• Compile GIS-data: Gather and organise GIS-data from sources such as databases and maps.
  • Handle geospatial technologies: Use geospatial technologies which involve GPS (global positioning systems), GIS (geographical information systems), and RS (remote sensing) in the daily work.
  • Draft legends: Draft explanatory texts, tables or lists of symbols to make products such as maps and charts more accessible to users.
  • Improve user-friendliness: Research and test new methods to make a product such as a website or map easier to use and understand.
  • Apply digital mapping: Make maps by formatting compiled data into a virtual image that gives a precise representation of a specific area.
  • Create thematic maps: Use various techniques such as choropleth mapping and dasymetric mapping to create thematic maps based on geospatial information, using software programmes.
  • Create GIS reports: Use relevant geographic informations systems to create reports and maps based on geospatial information, using GIS software programmes.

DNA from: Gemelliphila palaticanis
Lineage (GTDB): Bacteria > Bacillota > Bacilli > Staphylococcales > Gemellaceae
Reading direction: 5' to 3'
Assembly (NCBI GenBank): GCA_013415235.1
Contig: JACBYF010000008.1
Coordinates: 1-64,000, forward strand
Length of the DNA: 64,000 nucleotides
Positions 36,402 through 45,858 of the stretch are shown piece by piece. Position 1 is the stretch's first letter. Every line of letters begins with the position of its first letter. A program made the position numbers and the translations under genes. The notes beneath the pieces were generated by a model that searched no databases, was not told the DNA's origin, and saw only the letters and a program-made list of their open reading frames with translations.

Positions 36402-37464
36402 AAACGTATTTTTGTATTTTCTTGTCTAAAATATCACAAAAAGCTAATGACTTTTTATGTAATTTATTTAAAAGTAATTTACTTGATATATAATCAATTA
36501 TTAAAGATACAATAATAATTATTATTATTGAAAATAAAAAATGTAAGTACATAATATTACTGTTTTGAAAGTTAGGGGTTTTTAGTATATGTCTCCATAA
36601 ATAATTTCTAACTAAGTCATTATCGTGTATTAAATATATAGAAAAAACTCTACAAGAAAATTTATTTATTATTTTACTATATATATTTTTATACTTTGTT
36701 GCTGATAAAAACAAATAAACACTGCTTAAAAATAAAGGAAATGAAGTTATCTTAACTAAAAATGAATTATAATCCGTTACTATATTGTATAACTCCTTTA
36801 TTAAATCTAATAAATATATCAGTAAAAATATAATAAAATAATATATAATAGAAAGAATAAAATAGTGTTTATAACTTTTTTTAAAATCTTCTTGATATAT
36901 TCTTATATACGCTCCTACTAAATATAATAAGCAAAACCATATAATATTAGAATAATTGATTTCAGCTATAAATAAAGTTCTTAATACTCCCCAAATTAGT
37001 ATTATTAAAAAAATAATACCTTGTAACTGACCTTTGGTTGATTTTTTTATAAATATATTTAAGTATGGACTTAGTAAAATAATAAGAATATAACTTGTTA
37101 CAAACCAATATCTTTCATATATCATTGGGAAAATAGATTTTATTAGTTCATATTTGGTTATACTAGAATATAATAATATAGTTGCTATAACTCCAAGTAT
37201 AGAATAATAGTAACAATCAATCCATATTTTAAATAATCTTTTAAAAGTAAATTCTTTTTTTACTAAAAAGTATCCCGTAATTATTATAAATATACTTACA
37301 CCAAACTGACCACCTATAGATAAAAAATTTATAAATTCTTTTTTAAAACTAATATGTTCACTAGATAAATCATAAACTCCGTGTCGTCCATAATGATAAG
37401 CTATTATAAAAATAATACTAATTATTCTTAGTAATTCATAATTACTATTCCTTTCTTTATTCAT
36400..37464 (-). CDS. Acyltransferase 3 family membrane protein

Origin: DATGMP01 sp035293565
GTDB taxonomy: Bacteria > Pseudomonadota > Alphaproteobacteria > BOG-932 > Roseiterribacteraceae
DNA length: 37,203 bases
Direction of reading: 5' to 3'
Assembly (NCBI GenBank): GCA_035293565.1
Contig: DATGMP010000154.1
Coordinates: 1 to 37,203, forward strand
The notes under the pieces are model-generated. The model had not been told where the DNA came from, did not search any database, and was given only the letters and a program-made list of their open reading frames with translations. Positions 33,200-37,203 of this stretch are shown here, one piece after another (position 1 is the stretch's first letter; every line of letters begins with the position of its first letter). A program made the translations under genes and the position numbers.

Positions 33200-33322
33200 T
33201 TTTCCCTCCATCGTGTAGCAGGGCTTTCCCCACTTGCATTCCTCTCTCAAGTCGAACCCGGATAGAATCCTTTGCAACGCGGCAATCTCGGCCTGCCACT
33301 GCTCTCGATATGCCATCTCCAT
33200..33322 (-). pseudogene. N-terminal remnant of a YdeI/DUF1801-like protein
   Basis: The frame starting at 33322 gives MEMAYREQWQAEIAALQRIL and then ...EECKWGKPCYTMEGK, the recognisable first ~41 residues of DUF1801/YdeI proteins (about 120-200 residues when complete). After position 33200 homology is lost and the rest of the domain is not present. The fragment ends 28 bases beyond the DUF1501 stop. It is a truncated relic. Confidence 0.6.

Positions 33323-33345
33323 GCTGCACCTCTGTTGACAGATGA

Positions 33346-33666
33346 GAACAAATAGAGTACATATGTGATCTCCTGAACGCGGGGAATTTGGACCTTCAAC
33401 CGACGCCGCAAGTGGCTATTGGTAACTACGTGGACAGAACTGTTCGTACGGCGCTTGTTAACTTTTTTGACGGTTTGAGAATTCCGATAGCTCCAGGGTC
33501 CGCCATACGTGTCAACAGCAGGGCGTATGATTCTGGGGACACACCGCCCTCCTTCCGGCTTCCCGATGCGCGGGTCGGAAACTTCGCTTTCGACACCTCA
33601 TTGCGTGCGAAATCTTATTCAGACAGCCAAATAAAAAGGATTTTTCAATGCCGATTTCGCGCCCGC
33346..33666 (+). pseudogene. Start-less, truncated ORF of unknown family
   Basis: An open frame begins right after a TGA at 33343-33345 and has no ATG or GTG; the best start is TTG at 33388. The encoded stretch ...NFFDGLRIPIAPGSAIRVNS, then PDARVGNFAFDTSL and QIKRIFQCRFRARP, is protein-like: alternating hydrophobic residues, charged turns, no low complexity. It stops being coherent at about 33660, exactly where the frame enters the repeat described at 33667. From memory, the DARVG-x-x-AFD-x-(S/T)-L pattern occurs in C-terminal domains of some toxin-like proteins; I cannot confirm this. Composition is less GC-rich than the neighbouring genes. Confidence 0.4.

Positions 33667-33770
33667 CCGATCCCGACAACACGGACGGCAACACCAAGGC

Optional knowledge and skills

Optional knowledge

This knowledge is sometimes, but not always, required for the role of cartographer. However, mastering this knowledge allows you to have more opportunities for career development.

  • Photogrammetry: The science of taking photographs from at least two different locations in order to measure land surfaces to be represented in a map, 3D model or physical model.
  • Surveying: The technique of determining the terrestrial or three-dimensional position of points and the distances and angles between them.
  • Surveying methods: Have an understanding of surveying methods, remote sensing methods and equipment.
  • Geodesy: The scientific discipline that combines applied mathematics and earth sciences in order to measure and represent the Earth. It studies phenomena such as gravitational fields, polar motion, and tides.
  • Geology: Solid earth, rock types, structures and the processes by which they are altered.
  • Legal research: The methods and procedures of research in legal matters, such as the regulations, and different approaches to analyses and source gathering, and the knowledge on how to adapt the research methodology to a specific case to obtain the required information.
  • ICT system programming: The methods and tools required to develop system software, specifications of system architectures and interfacing techniques between network and system modules and components.